Oh yeah… and Moiraine is back. YAY! I missed her so! The scenes with her and Thom were sweet without being too much. I particularly like that she offered to throw the angreal that lets her have strength in the Power away… and that Thom tells her to keep it. Such willingness to sacrifice on both of their parts. On a lighter note, Mat’s confusion echoes what a lot of readers I know think about the pairing, which makes sense considering that most of the early books are written mostly from the Two Rivers kids’ point of view, and they practically see Moiraine as something akin to a minor deity. No wonder they missed little, subtle, human cues about her relationship with Thom.
Things I can’t wait to see: 1.) Moiraine and Rand. 2.) Moiraine and Siuan. (With a side of Thom and Gareth.) Now that is a fun “family” dinner party, if I do say so myself. *grin*
And finally, when it comes to Mat, I find it ironic that Verin’s trust that Mat’s curious nature will get the better of him is going to have some very bad consequences. Good thing Olver doesn’t have any compunctions about reading other people’s mail. (And how about that kid beating Snakes and Foxes? Epic.)
I was worried that we weren’t going to get much of Lan in this book… and while he there’s never enough of him, I loved what we did get. I loved how he tried to worm his way through loopholes in the oath he gave to Nynaeve… (“I said I’d not refuse people who wanted to ride with me… you don’t have a horse… you can’t come…”) and how he tries to hide who he is and where he’s going. But Nynaeve is clever. She’s gone ahead to a place where he has to pass through, and she told everyone to look for Mandarb, who is a super distinctive horse, and Lan would never abandon him. (Why do I think Mandarb and Maximus from Tangled would either be best friends or amazing rivals?) Anyway… I also love the snarky Malkieri Lan picks up along the way. When he orders them to go away and stop following him, one of them points out that since he’s certainly not king or anything, he has no right to tell them what to do at all, and if they happen to be traveling down the same road he is… well, he can just deal with that, can’t he? Heh. Poor Lan. Outwitted by his own overdeveloped sense of honor.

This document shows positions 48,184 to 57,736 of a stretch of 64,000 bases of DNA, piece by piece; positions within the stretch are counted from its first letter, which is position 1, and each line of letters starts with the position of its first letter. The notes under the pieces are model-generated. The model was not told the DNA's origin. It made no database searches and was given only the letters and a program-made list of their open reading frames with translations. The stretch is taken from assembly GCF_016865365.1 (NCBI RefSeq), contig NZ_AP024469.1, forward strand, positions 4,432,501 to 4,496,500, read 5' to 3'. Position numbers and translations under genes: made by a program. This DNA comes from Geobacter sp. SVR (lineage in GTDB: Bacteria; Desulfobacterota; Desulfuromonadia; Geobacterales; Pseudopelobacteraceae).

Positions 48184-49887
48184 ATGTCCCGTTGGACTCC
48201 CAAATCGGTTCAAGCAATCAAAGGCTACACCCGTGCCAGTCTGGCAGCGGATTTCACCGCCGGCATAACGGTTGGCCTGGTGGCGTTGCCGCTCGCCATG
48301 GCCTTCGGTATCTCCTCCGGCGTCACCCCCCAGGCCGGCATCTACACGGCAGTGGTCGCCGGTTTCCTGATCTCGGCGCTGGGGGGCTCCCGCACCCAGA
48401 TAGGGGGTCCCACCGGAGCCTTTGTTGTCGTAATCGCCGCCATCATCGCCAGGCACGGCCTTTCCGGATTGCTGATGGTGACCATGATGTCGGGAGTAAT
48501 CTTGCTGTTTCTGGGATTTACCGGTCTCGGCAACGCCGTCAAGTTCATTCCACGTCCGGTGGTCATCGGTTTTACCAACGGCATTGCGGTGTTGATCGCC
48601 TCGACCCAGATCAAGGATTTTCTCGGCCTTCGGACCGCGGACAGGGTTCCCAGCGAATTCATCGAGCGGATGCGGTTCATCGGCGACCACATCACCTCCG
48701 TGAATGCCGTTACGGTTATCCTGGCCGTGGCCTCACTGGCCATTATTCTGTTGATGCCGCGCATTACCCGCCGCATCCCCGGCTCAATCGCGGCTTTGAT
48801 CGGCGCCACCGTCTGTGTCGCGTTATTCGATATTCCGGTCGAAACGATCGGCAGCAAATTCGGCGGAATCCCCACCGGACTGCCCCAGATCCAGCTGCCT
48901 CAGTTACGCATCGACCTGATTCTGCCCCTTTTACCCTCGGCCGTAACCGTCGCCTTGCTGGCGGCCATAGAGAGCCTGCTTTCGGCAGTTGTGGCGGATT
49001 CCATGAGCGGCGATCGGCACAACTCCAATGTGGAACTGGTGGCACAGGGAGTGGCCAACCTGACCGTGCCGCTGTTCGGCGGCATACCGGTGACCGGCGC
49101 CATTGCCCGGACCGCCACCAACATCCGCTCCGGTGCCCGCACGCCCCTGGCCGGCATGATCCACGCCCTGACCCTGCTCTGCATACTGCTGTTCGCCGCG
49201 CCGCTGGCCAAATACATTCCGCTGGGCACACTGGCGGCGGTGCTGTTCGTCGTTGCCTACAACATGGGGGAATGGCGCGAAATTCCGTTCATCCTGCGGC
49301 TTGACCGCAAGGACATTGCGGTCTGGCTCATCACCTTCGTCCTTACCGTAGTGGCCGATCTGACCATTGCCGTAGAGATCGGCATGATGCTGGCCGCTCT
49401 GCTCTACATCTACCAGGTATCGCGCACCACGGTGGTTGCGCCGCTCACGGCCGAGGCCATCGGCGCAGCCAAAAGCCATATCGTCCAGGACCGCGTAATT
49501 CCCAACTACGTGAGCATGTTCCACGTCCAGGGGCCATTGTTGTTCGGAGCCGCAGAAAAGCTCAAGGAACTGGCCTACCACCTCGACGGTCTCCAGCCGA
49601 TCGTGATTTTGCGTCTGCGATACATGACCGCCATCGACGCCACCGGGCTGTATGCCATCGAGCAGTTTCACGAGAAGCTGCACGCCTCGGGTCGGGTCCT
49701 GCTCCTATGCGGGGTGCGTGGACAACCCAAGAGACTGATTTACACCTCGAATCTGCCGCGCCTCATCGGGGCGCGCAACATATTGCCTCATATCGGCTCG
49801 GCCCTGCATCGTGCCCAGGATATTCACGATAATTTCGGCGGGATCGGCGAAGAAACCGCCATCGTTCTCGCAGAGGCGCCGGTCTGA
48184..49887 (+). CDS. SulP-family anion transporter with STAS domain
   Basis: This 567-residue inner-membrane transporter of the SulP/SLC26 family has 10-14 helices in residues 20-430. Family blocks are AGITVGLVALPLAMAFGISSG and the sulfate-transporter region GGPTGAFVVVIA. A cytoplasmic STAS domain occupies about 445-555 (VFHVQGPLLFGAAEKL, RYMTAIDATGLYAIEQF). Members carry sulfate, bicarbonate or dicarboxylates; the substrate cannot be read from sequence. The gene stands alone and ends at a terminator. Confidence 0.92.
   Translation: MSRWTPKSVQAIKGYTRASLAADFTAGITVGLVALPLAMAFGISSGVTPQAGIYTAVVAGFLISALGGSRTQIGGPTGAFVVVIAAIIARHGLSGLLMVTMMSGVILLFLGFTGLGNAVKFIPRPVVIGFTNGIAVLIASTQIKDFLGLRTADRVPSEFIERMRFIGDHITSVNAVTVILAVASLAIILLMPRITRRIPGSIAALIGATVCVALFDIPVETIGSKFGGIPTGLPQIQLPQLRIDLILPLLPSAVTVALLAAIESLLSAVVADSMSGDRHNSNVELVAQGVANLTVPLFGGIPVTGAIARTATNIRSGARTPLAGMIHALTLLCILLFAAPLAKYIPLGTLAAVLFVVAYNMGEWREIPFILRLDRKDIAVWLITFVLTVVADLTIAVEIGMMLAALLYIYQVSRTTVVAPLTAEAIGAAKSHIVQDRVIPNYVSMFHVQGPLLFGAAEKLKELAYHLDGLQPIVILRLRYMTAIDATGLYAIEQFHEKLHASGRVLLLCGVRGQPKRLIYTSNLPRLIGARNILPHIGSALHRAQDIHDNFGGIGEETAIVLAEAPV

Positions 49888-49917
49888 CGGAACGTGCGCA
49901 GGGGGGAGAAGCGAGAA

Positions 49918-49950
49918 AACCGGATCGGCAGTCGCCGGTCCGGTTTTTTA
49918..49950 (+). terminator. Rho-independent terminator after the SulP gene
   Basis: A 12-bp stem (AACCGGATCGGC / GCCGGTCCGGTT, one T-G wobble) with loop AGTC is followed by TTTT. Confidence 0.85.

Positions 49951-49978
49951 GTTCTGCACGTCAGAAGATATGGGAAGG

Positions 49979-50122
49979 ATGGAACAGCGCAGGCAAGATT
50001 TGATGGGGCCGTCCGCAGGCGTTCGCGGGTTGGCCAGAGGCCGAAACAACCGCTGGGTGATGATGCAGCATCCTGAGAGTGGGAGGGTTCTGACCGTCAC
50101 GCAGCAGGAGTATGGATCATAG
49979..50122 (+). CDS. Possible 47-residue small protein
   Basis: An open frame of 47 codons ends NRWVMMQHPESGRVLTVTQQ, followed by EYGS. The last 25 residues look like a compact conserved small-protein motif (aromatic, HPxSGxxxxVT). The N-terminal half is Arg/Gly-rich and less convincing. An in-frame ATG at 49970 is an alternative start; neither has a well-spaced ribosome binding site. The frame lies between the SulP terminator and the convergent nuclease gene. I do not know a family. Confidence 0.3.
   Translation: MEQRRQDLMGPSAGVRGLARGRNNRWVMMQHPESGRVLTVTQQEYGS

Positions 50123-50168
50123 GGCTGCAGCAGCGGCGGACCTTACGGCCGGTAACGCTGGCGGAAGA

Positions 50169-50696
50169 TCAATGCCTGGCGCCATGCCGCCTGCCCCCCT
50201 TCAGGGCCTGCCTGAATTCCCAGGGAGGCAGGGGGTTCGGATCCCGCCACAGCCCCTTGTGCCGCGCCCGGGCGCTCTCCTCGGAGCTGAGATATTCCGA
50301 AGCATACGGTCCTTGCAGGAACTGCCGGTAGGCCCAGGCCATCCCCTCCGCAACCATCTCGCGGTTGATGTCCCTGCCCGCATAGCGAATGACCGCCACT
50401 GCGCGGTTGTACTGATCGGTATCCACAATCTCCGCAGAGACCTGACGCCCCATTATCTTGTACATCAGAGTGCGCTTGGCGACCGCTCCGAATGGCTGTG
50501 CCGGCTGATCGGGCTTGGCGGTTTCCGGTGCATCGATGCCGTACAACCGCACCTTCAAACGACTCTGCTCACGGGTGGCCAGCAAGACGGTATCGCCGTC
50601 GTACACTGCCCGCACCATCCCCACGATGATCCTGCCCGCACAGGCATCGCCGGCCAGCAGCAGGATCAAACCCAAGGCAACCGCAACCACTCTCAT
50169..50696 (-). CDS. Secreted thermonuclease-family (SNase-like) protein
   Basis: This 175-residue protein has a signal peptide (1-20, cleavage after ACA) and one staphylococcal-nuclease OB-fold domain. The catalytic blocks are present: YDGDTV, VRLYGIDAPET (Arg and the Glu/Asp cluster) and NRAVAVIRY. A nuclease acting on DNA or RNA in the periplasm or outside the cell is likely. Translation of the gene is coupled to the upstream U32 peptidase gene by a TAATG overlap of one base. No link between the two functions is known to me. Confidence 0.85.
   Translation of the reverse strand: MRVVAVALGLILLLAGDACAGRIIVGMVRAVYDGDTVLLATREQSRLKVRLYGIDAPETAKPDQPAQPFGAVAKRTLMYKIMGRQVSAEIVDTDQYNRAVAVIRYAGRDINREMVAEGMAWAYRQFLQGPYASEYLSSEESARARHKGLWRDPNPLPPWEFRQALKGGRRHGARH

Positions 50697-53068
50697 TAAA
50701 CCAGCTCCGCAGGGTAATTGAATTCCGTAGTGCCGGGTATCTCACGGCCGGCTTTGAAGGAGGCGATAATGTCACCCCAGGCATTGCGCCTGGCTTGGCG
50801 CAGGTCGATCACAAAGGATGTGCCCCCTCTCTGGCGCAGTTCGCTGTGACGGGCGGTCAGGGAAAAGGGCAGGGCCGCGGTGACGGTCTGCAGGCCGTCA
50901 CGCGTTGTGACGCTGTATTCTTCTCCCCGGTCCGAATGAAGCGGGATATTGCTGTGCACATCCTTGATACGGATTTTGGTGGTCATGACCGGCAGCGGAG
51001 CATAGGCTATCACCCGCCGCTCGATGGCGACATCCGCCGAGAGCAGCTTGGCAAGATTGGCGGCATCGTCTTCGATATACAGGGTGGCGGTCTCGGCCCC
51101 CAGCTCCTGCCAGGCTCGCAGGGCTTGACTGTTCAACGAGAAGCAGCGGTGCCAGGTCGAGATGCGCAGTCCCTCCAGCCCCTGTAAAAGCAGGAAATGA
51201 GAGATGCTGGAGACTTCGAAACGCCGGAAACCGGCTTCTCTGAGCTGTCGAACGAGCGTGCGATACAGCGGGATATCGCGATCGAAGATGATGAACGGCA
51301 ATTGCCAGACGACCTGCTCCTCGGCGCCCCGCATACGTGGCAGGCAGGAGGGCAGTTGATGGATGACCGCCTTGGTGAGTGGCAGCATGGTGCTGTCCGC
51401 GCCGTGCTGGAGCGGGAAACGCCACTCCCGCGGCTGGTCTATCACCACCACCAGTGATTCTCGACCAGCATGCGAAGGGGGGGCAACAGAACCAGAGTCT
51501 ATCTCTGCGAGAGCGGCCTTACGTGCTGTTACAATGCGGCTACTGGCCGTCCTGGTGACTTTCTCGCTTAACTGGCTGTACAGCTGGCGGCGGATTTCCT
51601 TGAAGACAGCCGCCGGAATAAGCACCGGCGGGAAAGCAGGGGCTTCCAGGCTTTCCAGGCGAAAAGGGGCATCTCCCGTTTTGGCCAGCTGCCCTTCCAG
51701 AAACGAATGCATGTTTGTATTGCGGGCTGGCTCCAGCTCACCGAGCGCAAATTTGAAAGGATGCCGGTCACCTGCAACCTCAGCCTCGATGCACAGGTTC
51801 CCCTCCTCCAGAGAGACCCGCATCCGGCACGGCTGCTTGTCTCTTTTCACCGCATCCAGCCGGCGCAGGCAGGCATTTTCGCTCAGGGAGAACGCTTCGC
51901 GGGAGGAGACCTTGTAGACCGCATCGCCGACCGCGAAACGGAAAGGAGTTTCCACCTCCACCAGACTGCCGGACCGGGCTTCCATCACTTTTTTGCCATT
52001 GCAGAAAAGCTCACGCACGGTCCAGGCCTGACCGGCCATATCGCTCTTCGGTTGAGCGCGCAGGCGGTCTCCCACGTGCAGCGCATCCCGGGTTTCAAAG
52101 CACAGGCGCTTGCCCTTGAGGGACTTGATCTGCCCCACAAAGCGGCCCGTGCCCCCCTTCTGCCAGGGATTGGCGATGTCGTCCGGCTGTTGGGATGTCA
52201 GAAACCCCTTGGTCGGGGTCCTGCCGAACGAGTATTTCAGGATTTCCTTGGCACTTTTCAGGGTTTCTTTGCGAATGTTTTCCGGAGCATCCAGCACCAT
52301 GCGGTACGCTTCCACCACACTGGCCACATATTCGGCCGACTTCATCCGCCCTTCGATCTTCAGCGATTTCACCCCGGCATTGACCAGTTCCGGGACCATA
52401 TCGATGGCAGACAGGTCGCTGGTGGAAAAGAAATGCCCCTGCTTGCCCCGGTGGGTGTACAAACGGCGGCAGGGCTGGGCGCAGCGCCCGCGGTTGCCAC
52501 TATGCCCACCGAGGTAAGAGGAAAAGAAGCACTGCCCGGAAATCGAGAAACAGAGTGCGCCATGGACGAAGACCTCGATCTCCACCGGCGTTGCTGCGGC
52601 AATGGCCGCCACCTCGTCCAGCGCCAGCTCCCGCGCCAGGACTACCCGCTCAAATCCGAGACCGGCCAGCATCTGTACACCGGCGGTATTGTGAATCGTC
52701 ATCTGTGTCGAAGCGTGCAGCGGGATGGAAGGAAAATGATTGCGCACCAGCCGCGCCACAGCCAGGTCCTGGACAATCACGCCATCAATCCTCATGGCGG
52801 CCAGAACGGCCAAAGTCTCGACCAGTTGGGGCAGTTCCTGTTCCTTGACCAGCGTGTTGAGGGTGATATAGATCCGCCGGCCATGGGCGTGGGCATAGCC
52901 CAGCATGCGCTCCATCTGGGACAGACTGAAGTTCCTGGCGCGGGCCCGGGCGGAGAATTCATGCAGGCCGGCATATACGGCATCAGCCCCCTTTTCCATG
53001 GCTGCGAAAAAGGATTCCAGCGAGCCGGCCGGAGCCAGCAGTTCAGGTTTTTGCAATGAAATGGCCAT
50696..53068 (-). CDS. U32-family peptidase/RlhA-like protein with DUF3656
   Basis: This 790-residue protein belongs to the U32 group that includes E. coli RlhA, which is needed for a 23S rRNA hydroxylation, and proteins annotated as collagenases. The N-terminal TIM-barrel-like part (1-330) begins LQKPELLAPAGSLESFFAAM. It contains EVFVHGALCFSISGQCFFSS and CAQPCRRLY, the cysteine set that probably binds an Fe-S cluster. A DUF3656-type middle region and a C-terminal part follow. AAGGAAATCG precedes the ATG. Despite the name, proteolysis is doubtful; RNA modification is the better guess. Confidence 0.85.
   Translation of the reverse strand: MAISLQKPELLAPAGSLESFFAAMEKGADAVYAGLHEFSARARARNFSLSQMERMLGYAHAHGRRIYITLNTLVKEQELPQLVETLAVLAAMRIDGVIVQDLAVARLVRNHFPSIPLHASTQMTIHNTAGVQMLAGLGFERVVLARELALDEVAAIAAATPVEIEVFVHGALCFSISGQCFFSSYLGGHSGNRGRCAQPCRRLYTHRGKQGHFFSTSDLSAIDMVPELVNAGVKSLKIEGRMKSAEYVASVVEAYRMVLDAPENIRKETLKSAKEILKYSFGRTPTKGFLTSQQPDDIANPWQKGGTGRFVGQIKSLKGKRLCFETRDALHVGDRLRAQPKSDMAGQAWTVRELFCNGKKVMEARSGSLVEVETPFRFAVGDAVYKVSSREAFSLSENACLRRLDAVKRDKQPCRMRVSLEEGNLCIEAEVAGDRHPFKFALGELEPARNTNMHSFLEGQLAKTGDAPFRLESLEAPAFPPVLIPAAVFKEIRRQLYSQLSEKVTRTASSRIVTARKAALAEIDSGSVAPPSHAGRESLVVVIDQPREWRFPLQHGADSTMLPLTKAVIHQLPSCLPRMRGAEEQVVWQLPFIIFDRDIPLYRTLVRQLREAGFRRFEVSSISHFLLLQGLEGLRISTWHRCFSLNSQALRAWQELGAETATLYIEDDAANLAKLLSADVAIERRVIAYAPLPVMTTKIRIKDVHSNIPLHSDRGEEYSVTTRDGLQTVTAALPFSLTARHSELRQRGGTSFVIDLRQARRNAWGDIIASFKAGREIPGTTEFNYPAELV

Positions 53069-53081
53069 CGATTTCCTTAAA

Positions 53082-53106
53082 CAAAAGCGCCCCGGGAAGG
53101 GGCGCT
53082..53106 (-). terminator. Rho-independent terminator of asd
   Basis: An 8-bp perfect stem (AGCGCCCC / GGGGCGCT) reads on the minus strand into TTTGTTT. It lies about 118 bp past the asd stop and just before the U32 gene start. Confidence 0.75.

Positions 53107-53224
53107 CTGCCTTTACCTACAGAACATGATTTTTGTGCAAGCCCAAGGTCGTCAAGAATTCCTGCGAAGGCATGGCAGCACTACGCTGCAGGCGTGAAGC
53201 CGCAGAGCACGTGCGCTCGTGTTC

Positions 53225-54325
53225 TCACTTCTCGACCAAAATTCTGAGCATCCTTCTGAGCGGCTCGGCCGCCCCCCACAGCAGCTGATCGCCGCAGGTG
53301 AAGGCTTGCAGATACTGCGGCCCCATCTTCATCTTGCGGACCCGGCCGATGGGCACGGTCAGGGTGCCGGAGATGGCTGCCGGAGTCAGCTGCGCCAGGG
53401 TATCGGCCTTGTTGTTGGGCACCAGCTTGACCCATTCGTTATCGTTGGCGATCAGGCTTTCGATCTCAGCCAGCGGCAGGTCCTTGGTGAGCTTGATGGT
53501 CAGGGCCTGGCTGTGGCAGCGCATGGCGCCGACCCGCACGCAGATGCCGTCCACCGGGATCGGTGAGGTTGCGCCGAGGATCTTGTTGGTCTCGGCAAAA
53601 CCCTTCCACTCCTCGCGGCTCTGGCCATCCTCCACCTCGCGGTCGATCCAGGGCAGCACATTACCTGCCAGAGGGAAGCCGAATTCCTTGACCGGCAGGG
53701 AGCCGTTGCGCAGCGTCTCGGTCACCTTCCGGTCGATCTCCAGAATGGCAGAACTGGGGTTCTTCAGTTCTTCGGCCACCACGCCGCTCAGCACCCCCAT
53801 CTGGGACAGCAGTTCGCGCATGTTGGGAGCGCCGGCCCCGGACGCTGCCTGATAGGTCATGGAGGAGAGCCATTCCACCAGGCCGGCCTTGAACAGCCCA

And the first time Lan allowed them to raise the Golden Crane and agreed to actually lead them? I cried. Openly. Did it again at the very end, when Lan has finally accepted who he is and that people want to fight with him, and that he is king even though Malkier doesn’t exist physically any more, and they’re charging forward toward a force of Trollocs that vastly outnumbers his army… I’m tearing up with pride (and mind-numbing fear for Lan’s life) just thinking about it. I swear. That last scene is very possibly the worst cliffhanger in the history of all WoT. I blame Brandon Sanderson for this. RJ didn’t do cliffhangers in the “Oh Light, what an awful place to end that…” sense. (Unless you count dropping a wall on Mat and then leaving him out of the next book entirely.)
Oh… and did I mention that Nynaeve finally has Lan’s Warder Bond? FINALLY. After an extremely rough raising to Aes Sedai (probably one of the most intensely upsetting things I’ve ever read…) Nynaeve goes to Myrelle and pretty much demands the bond. She does manage to thank Myrelle for saving his life, which shows how much she’s grown, but then, she reminds Myrelle that she’s still free of the Oaths… *snerk* Never change, Nynaeve. The Aes Sedai need a little of your fire now and again. (As I think she herself proved with her testing… that was a rough scene, but an awesome one. Again, I am mightily impressed with the continuity here.)